J&K government cracks whip on employees over unrest

Srinagar, Oct 20 (IANS) The Jammu and Kashmir government has sacked over a dozen of its employees for “anti-national activities” and fomenting an ongoing street unrest in the Kashmir Valley, an official said on Thursday, sparking a stir threat from an employees’ group in the state.

The official said that “reports on their (sacked employees) anti-national activities prepared by the police were forwarded to the Chief Secretary, who then directed respective heads of departments to issue orders terminating their services”.

The dismissed employees include an assistant registrar of Kashmir University. The others are from education, revenue, public health engineering, power, consumer affairs and public distribution departments.

“The state government invoked Article 126 of the state Constitution to carry out the action,” the official added.

Some of the dismissed employees have already been arrested while others were said to have gone in hiding.

The authorities have slapped the draconian Public Safety Act (PSA) against some of the arrested employees. The act allows the police to arrest anybody on a mere suspicion of a threat to public safety. The suspect can be jailed for two years without any charges or trial.

The dismissal of the employees sparked angry reaction from the Employees’ Joint Action Committee (EJAC) that threatened to “hit the roads if the government does not re-consider its decision”.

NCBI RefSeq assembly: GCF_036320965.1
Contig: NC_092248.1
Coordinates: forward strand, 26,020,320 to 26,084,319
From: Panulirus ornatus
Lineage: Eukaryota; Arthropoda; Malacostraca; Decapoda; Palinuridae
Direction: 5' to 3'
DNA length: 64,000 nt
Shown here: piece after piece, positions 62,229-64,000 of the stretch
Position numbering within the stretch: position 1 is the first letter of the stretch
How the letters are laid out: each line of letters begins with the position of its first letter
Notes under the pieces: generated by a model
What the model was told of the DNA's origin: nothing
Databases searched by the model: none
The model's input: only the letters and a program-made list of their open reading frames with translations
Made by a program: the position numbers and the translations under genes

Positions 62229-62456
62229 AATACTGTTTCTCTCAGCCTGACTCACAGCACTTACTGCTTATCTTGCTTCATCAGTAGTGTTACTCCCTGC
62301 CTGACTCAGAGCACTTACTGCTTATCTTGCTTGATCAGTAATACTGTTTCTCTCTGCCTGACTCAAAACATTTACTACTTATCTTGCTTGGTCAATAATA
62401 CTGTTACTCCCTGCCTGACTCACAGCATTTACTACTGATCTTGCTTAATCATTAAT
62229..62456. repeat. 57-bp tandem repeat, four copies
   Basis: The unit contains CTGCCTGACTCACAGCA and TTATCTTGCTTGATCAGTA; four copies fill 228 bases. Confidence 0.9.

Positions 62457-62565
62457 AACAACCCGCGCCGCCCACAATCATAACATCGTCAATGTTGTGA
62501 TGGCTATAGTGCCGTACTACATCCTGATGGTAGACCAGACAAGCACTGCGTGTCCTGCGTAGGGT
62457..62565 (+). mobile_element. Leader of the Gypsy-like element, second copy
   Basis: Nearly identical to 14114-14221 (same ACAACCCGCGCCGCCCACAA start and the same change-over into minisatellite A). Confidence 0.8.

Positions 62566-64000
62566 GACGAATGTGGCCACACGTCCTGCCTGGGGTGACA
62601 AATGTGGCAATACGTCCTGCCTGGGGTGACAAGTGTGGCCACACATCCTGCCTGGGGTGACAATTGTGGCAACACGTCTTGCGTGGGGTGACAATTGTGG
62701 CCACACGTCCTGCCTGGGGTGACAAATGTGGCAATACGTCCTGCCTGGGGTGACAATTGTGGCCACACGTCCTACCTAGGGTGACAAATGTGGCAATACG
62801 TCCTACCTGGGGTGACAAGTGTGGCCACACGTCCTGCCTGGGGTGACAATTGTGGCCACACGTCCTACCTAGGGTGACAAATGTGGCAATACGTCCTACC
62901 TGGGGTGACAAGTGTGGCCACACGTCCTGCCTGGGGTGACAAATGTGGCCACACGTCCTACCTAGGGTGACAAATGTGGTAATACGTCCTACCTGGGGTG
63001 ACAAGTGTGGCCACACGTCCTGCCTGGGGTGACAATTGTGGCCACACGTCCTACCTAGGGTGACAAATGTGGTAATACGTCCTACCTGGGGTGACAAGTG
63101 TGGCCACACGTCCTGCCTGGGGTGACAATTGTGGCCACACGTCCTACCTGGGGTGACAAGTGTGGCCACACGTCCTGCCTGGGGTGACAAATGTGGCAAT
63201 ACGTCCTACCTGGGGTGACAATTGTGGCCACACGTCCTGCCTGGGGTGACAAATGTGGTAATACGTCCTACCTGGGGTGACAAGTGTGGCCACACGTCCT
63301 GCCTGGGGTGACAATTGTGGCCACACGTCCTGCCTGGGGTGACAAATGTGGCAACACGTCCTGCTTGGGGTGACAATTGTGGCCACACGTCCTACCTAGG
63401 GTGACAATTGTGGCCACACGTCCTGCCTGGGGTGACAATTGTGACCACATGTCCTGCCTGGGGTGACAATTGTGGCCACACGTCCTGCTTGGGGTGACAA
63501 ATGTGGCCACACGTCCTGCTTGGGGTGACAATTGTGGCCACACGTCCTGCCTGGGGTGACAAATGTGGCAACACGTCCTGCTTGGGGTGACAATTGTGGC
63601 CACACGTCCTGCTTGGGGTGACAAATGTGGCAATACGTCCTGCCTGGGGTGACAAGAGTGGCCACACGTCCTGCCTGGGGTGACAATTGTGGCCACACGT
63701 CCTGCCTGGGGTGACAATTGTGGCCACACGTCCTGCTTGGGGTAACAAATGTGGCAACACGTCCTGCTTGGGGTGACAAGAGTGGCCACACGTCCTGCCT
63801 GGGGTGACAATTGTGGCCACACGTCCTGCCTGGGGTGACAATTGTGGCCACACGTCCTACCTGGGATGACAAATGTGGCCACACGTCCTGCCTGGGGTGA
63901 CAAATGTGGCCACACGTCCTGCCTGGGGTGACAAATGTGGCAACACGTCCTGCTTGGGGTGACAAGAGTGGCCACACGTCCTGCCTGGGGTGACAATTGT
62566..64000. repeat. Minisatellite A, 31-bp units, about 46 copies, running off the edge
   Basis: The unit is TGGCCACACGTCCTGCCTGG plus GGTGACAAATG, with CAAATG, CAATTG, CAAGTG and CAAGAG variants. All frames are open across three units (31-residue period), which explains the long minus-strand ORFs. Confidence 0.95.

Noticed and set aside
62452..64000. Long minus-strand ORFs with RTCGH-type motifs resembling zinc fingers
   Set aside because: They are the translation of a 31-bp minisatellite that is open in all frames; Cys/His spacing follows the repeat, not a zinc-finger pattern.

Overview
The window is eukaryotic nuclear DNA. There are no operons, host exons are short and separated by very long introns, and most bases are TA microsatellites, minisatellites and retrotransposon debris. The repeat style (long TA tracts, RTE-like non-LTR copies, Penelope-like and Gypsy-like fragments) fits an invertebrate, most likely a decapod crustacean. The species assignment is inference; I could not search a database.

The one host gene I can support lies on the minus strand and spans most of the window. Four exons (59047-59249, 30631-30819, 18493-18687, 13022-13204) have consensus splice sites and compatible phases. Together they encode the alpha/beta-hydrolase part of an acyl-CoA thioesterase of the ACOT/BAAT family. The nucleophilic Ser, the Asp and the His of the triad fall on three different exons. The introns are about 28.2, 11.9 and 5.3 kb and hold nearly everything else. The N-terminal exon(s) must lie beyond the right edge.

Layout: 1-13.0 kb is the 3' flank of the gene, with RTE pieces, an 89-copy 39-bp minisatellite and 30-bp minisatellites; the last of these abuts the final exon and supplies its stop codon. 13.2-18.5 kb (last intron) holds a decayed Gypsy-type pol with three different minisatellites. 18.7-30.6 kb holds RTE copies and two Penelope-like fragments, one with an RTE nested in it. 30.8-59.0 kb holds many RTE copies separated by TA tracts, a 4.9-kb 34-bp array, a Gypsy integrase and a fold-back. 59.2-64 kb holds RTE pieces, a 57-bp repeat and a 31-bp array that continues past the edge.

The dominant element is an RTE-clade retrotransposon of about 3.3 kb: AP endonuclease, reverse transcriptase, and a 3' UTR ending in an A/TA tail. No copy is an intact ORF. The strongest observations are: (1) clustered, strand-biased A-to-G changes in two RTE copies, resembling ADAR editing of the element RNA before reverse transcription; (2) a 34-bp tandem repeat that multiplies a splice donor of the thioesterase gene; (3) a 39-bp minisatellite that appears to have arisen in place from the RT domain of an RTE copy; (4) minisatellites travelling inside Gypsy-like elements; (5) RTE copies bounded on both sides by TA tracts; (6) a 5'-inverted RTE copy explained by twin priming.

The union’s president, Abdul Qayoom Wani, said the number of sacked employees was around 40.

“The incumbent government has crossed all limits of suppression. All the sacked are lower rung employees and we will protect their interest at any cost. EJAC will provide legal assistance to these employees,” Wani said, adding that the termination orders violated the employee protection laws.

“How can you sack an employee without following a proper procedure? It is harassment and a move to cow down the employees who are part and parcel of the society,” Wani said.

The sacking of employees appears to be part of the government strategy to crack down on alleged troublemakers in the valley where normal life has been disrupted for over three months now since the July 8 killing of Hizbul Mujahideen commander Burhan Wani.

At least 91 persons have been killed, over 12,000 injured and thousands have been arrested in the last 104 days of the ongoing unrest — the bloodiest the valley has seen in six years.